Body contents of the black-legged tick, Ixodes scapularis, and brown dog (or kennel) tick, Rhipicephalus sanguineus, were screened by fungal culturing for more virulent strains to use in biological control and to investigate the propensity of ticks as endosymbiotic hosts. A low incidence of internal fungi was observed in both ticks, averaging < 20% recovery. Noteworthy in R. sanguineus was identification of Scopulariopsis carbonaria Morton and Smith (previously unknown within ticks) among the few internal isolates as well as the common internal associate S. brevicaulis (Sacc.) Bainier. Ixodes scapularis ticks were similarly devoid of fungi except for recovery of Metarhizium anisopliae (Metsch.) that is likely present as a parasite. Compositions of external mycoflora were alike (13 Deuteromycetes and three Zygomycetes) and reflect fungi prevalent in soil, leaf litter and organic debris. Despite this rich external mycoflora, internal fungi appear to be restricted to Scopulariopsis spp. and harboring this fungus is linked to the large wax glands ('sagittiform sensilla') that are characteristic of metastriate, but not prostriate (Ixodes), ticks. However, low levels of fungi within R. sanguineus indicate that the prevalence of tick-borne fungi is not as widespread as previously thought. The fact that not all classified entomopathogenic fungi recovered from tick surfaces were found inside the tick suggests that successful parasitism may be limited to a few select fungi (e.g., Metarhizium spp.) in nature, thus affecting potential biological control applications.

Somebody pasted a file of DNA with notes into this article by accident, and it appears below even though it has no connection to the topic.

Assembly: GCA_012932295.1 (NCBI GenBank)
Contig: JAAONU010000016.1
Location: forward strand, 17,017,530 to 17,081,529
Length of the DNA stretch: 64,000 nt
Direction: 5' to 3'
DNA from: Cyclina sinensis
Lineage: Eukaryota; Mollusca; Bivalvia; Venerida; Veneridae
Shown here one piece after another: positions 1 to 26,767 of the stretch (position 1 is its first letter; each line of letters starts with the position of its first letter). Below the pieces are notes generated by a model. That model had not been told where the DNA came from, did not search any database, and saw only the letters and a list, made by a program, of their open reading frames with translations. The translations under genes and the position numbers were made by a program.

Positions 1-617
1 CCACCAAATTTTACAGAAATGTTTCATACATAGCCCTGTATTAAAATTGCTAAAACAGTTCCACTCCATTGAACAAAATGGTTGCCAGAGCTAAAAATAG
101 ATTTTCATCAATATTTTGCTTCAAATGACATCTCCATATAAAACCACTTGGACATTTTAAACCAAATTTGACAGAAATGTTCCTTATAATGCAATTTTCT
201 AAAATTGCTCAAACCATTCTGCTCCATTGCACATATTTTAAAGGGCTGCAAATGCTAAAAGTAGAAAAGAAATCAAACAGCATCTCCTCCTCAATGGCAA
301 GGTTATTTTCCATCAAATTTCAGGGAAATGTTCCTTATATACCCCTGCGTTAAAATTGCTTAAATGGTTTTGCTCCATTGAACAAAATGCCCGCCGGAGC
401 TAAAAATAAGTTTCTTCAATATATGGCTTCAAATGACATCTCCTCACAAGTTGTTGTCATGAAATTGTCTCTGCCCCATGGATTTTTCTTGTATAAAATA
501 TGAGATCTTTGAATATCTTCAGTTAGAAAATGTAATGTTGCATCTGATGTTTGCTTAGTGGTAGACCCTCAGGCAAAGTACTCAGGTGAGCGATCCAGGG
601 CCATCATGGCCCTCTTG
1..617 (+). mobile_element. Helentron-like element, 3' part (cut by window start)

|Number of pages||6|
|Journal||International Journal of Acarology|
|State||Published - Dec 2005|
Bibliographical noteFunding Information:
We thank Lynne Sigler and Larry Zettler for their help with fungus identifications and classifications. In addition, we appreciate field collections provided by Sam Telford III. Funding was provided, in part, from competitive undergraduate research grants from Wittenberg University to JTA and E JR.
- Biological control
- Entomopathogenic fungi
ASJC Scopus subject areas
- Insect Science